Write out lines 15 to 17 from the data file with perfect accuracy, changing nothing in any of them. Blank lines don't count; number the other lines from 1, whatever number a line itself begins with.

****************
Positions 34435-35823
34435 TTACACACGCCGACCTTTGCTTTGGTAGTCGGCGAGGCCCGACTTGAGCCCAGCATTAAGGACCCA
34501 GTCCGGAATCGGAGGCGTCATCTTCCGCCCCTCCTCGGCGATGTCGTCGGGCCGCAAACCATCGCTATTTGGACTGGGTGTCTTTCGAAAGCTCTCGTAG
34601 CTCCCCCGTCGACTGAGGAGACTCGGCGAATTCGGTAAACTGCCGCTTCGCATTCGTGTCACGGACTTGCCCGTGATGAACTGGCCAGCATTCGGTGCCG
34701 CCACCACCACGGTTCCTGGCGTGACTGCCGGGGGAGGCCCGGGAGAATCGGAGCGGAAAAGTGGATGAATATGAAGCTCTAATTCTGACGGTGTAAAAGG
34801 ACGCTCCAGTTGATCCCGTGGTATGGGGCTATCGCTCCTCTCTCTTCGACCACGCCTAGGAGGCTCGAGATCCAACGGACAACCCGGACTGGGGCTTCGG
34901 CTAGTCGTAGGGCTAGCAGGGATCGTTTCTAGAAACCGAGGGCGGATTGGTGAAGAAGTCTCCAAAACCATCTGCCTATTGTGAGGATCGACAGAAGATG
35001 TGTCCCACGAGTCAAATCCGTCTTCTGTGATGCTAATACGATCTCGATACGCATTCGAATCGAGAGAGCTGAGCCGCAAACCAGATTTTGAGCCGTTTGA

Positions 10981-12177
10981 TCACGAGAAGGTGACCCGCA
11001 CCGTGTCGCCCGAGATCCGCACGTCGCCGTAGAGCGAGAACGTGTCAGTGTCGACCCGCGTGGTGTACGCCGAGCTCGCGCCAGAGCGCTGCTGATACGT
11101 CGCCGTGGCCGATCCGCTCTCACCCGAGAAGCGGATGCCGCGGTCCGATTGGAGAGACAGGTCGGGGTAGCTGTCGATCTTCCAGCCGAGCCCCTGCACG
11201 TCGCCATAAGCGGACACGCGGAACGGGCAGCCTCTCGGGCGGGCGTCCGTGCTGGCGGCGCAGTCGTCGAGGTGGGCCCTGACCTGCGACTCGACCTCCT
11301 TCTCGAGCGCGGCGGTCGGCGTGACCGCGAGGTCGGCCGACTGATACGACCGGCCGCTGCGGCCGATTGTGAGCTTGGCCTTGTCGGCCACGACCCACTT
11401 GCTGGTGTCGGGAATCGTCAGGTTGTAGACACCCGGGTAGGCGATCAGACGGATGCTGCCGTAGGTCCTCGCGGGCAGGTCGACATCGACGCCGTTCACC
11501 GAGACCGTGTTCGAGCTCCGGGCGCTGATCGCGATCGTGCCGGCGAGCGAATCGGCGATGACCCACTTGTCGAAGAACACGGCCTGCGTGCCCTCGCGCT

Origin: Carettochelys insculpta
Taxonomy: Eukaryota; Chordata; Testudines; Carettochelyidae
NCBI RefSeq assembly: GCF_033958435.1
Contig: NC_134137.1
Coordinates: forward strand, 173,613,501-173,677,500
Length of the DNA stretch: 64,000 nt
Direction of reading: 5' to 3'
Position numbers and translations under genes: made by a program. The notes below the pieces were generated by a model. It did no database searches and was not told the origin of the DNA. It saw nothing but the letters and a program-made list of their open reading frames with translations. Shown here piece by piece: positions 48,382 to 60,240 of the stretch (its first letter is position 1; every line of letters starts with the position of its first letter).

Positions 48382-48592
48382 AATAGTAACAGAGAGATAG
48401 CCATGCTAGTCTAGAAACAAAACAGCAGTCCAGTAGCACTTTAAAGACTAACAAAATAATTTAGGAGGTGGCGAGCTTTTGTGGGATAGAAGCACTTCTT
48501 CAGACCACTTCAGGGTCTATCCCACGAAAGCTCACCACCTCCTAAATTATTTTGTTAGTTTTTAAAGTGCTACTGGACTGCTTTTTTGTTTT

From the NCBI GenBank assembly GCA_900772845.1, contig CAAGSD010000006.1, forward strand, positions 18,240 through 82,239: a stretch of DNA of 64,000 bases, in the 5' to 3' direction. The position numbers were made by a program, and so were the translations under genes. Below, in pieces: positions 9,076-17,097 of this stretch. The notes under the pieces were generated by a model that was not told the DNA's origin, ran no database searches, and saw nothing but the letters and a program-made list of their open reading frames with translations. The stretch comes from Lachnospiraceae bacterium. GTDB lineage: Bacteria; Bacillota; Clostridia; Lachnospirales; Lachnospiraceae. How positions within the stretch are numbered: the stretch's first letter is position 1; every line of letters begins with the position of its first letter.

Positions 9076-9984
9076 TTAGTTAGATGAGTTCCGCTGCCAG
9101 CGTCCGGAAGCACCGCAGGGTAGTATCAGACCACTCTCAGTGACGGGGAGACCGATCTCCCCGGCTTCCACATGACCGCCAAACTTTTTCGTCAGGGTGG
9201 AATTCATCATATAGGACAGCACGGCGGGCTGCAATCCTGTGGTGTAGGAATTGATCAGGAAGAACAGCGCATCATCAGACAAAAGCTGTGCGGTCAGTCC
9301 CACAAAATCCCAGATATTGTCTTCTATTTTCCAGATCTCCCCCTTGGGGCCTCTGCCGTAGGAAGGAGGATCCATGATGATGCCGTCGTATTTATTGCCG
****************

11401 GCTGGTGTCGGGAATCGTCAGGTTGTAGACACCCGGGTAGGCGATCAGACGGATGCTGCCGTAGGTCCTCGCGGGCAGGTCGACATCGACGCCGTTCACC
11501 GAGACCGTGTTCGAGCTCCGGGCGCTGATCGCGATCGTGCCGGCGAGCGAATCGGCGATGACCCACTTGTCGAAGAACACGGCCTGCGTGCCCTCGCGCT

Origin: Carettochelys insculpta